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My Experience in the BRC

My Experience in the BRC

COLLEN MCGEE
Fort Riley Public Affairs Office
Fort Riley, Kansas

When I wanted to learn to ride a motorcycle, I set out to discover how “basic” the Basic RiderCourse (BRC) offered here at Fort Riley really was. You see, I was going to need a very basic, from the beginning, baby-step-by-step-style course if I was ever going to become a rider.

At the age of … well, let’s just say somewhere in my fifties, I didn’t know if I even could learn, but I was still going to try. My husband and I bought ourselves bikes and we were determined to learn to ride. I drove his and then mine up our gravel driveway and back only to lay each one down in the grass as I came to a stop. No harm was done to me or the bikes, but it showed me that I needed some help if I was ever going to get out of the driveway. And I wanted to get out and see some of the backroads of Kansas on a motorcycle.

I was sort of on my own — or so I thought. In came the BRC, which is offered through a contract administered by the garrison safety office. Learning at just my speed. This is the same mandatory course Soldiers who want to ride must take. It is also the same course offered off post for about $350. This year, the contract on post changed and it allows Department of Defense civilian employees who work on Fort Riley to take the course on a standby, space-available basis. So, I asked and stood by. It took about four or five months before it worked out and I could attend.

When the call came that I had a space, I was excited and terrified in equal measure. I knew I was old enough to be the class grandma and my reflexes were not going to be as fast as those 20-somethings; but I also knew that if I was ever going to learn, I had to do it before I was too old to enjoy the experience.

I arrived at class for the first of two days in the nick of time. I got signed in and met the instructors and my classmates. One Airman, nine Soldiers and this Department of the Army civilian checked into class at 7 a.m. It didn’t take long for me to realize that every member of the class was younger than my youngest child. To say I felt out of my element was a bit of an understatement. But let me tell you about the young people in my class. They encouraged me — a lot. They inspired me to try and cheered for me and each other at each milestone with a beep from the horns on the lesson bikes. I think the camaraderie is the best thing about taking this class on post.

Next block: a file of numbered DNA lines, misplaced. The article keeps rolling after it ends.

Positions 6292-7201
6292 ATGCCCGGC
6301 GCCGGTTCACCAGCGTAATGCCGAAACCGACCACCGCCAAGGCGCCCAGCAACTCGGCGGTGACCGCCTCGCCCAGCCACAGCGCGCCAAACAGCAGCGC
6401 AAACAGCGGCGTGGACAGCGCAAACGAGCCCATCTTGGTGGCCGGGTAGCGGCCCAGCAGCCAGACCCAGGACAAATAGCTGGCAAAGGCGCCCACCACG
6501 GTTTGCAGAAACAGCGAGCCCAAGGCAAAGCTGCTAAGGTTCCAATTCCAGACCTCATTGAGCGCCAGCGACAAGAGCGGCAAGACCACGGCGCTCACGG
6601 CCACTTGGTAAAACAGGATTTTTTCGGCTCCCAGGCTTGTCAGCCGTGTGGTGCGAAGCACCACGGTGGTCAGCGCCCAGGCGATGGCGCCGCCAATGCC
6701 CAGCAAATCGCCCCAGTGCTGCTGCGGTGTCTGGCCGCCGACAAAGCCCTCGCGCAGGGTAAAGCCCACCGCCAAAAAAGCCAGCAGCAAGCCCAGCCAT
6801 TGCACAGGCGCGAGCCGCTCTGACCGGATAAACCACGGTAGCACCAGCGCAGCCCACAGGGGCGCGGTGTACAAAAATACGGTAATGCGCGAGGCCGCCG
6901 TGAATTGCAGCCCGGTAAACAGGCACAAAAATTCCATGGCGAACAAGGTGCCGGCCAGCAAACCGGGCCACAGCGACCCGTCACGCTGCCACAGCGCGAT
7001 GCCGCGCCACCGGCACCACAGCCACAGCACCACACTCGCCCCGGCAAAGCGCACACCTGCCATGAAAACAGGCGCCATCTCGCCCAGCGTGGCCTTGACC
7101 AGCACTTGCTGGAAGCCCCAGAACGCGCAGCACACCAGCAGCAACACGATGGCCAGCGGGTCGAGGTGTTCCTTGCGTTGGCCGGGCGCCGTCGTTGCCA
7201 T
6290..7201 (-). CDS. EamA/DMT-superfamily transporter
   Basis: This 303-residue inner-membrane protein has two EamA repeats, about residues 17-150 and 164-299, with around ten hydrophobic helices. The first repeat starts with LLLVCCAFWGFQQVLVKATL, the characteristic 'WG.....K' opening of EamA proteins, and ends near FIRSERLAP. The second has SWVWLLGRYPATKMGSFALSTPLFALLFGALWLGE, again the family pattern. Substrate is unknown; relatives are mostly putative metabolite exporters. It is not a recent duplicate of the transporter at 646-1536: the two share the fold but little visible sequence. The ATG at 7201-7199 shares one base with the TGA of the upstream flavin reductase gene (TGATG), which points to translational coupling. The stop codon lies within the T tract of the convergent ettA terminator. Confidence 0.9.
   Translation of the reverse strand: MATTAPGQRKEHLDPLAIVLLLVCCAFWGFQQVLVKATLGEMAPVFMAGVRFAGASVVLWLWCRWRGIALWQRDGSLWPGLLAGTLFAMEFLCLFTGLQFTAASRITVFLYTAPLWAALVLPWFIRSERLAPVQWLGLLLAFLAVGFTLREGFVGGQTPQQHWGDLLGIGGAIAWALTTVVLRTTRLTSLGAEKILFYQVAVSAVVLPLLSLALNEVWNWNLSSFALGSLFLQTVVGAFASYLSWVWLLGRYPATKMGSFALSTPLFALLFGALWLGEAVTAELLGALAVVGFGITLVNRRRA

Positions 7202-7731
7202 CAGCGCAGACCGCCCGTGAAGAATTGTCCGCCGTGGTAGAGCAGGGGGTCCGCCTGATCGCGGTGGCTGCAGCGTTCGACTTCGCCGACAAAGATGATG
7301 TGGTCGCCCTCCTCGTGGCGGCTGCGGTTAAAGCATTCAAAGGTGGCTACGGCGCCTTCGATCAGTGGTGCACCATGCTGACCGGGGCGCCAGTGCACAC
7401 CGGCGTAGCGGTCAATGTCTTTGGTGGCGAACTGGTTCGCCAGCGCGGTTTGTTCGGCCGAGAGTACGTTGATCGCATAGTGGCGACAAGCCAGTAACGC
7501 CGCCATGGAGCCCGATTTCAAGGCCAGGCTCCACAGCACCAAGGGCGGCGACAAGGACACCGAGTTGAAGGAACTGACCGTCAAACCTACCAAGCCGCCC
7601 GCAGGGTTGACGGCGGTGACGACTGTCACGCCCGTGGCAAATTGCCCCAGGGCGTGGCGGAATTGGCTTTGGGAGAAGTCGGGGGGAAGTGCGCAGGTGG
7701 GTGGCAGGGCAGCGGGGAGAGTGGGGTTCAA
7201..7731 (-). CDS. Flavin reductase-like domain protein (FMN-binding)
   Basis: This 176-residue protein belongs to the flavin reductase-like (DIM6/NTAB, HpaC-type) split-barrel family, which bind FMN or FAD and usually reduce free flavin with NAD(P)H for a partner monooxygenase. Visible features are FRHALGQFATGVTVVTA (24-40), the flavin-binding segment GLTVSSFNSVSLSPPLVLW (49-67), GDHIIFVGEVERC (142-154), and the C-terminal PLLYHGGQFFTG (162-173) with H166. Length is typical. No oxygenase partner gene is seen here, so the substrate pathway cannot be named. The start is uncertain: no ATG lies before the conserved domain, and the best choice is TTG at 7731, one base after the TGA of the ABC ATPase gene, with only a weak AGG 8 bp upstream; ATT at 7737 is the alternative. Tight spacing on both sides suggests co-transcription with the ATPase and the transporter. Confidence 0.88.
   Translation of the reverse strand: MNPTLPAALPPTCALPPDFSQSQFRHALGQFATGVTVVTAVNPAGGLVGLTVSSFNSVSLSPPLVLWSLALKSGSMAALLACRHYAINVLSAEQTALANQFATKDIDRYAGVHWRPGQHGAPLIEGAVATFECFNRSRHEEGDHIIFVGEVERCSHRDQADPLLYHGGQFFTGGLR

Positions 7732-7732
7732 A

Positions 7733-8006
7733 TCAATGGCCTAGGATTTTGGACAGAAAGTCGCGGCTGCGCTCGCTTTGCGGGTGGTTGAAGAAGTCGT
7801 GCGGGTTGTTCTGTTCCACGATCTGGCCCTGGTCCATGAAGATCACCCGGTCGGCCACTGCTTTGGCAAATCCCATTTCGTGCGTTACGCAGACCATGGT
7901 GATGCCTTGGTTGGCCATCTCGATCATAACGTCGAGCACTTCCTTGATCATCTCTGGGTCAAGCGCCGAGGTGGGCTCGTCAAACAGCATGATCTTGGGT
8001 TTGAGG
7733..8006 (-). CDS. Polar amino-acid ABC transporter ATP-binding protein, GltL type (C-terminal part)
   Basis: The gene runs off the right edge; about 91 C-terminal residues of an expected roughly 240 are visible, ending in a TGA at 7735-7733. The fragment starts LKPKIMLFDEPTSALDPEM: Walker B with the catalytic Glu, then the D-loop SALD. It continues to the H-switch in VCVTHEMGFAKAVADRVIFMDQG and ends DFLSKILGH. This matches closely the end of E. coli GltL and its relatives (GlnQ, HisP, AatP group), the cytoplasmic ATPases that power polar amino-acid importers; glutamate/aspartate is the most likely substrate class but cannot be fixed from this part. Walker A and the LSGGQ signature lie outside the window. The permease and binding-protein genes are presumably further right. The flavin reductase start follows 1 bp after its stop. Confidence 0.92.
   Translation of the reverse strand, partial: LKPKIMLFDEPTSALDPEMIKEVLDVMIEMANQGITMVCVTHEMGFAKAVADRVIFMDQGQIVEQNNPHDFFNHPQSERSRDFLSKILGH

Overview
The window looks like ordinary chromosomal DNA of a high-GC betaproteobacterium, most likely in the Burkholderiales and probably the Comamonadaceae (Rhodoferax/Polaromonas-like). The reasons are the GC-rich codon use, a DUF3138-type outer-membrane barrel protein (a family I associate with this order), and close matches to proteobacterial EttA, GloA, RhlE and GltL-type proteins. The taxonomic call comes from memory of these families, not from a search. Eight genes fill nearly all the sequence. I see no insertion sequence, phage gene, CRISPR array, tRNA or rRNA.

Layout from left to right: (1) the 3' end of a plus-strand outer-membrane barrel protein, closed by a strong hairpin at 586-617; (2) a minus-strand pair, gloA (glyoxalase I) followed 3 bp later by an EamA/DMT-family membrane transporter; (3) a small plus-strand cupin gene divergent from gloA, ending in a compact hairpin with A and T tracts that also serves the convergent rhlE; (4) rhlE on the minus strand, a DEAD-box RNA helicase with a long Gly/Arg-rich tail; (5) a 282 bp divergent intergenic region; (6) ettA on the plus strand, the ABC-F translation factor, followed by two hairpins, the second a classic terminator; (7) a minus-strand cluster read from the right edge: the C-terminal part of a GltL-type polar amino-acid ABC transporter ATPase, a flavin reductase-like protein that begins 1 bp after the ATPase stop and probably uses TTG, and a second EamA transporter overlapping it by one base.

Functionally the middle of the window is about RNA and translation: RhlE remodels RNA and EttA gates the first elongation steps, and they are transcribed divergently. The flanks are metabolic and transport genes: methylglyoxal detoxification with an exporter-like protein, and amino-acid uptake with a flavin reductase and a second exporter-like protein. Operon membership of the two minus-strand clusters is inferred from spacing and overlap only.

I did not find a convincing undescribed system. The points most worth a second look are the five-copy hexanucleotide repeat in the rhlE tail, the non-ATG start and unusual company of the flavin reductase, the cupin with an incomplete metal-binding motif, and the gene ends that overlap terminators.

The second cool thing was that two out of three of our instructors were a couple in their 70s. That inspired me a lot. Not only were they older and still riding, but they really knew their stuff and how to share their experience and techniques beyond what the textbook offered.

I learned to control the bike, keep it upright and enjoyed doing it. I learned about clutch and throttle and brakes and all the things that make a safe and enjoyable ride. And I learned that motorcycle riding was definitely something for me. I believe that is the biggest thing about the course. You don’t have to have a bike or know how to ride to participate. What this class does is give you the chance to see if riding is really for you or not. It does so free of charge and with a minimal time investment of two full days of instruction.

The instruction starts with how to get on the bike and builds from there. Within an hour of the first day on the bike, we were riding. The skills taught and practiced were increasingly more complex as the course progressed, but the instructors ensured we were all comfortable with the tasks.

By the end of the second day, we had taken our written test and completed the riding skills exam. Everyone in the class passed and earned the certificate. Even me. That certificate allowed me to go to the licensing office and get my motorcycle endorsement.

I still need miles and practice, but I took my first solo ride on one of those Kansas backroads and it felt so good. If I can do this, so can you. If you have ever even thought about riding, the Basic RiderCourse is a great way to see if it really is the activity for you. The course is mandatory for Soldiers who want to ride because it makes safer, more confident riders. However, this class was also the most fun I’ve had in a mandatory training event in a very long time. So, get enrolled, pack some water and your sunscreen and go have some mandatory fun on the Army’s dime.

  • 9 July 2023
  • Author: USACRC Editor
  • Number of views: 179
  • Comments: 0
Categories: Off-DutyPMV-2
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